The Coastal Post - January, 1996

Media And Media-ocracy


Even the hacks and toadies of the journalism industry need some time off during the holidays, so they have developed a tradition of churning out various "best of" and "worst of" lists that are supposed to mark the passing of the previous year while giving everybody involved an easy assignment that will not distract too much from the season's forced march of merriment.

It's the easiest thing in the world to do, and almost everybody does it—even media pundits like us, who can usually be counted on to come up with the "ten most under-reported stories of the past year," as a way of drawing attention to the way that the media will pick up topical stories only to drop and bury them when they seem like they might be coming close to something resembling an issue.

Of course, such punditry naively assumes that the media's job is to report with some seriousness on the events and issues of the day. The reality of the situation is quite the opposite, which is to say that the media's real job is to keep the issue of the day hidden behind a revolving carousel of smoke and mirrors, the carousel that we call Spectacle.

It is much better for the powers that be that the media remain an arcade of perpetual distraction, the instrumentality that makes an endless state of confusion seem natural, thus confirming Fashion as the authority that we must believe in. We all know what's happening from one minute to the next, but nobody knows why, thus nobody knows what to do and how to do it. Can anybody conjugate the verb to revolt without reference to some pre-packaged, sanitized and dead idea of revolution?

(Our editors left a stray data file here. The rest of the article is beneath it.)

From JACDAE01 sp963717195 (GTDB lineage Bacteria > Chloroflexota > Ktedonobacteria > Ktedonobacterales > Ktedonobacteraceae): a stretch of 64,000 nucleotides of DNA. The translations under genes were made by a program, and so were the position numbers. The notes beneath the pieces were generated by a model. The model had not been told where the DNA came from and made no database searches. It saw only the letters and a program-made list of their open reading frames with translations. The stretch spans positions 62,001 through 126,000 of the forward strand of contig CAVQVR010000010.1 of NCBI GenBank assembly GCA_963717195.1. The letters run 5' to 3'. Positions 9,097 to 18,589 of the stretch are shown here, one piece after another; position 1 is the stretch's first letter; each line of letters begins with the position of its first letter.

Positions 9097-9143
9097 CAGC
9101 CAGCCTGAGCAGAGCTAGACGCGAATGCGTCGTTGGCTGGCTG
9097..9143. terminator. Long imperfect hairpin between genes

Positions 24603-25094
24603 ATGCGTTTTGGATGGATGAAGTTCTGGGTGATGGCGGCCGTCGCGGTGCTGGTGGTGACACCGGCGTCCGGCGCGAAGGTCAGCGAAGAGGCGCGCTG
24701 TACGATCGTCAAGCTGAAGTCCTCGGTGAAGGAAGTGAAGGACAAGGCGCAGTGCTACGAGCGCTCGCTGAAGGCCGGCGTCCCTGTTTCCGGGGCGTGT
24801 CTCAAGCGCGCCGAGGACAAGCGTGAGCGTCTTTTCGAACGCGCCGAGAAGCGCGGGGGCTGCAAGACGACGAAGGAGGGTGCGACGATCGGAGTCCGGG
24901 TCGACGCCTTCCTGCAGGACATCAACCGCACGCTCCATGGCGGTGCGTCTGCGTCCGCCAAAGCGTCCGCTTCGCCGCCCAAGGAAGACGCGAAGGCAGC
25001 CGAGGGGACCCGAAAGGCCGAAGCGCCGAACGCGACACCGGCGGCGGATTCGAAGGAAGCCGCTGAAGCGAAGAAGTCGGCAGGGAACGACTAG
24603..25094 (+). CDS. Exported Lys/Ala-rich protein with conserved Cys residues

As if the obvious answer to the above-mentioned question was not depressing enough, Time magazine has just announced that Newt Gingrich has been valorized as their "man of the year" for 1995. The news shocked everyone here at the Media and Media-ocracy hidden computer bunker, not only because we were all pulling for Courtney Love (the irrepressible slut-diva of the alternative rock scene, a woman whose fingernail clippings have more soul and necessity than a thousand Madonna-Michael Jackson hybrids), but also because Newt was really the man of last year, November of '94 being the year of that nasty little contract.

Sure, you could always say that the legislative accomplishment of the contract happened in '95 and prove your point on a technicality, but we must nonetheless assume that Time magazine has fallen behind on its memo reading, because the writing is clearly on the wall: Newt's stock shall fall. In fact, it has been falling ever since the Okahoma City bombing, when a large chunk of disgruntled America began to realize that bad could indeed get worse if the yahoos get too much encouragement.

Check it out: American troops are on the ground in Bosnia and interest rates are spiraling down, probably to bottom out in mid-February. This is truly the stuff of presidential re-election, with the Bosnia business being set up for a protracted grind, rather than a quick victory. From the standpoint of electoral politics, the Gulf War was a disaster for George Bush because it was over too soon. By the time of the following November election, people had already forgotten the great victory, their attention having returned (by the power of media!) to the great recession. Clinton will not make the same mistake, and unlike us, he will get unprecedented cooperation from the Federal Reserve. It's refinance time!

He will also get cooperation from the media, who will be inclined to bear grudges about the kind of uncharitable remarks made by Patrick Buchanan, Senator Dole and Mr. Gingrich on the subject of the media's lack of "taste" and "values."

You think that we are lying? Keep a little tally of the remarks made about Clinton and Gingrich in show-opening monologues by David Letterman and Jay Leno, as always the two best indices of what they want us to think. Clinton will be lovingly parodied as a well-meaning but harmless dufuss while the sharp-tongued heat will be incrementally turned up on Newt's butterless budget.

All of which once again proves an ancient truth: Everything that happens in the media is there not because that's what they want you to see. Oh no. It is there because that's how they want you to see it.

Let's wish Keith McHenry a Happy New Year. His story of being imprisoned for illegally feeding homeless people in San Francisco is the winner of the Media and Media-ocracy award for most under-reported story of 1995.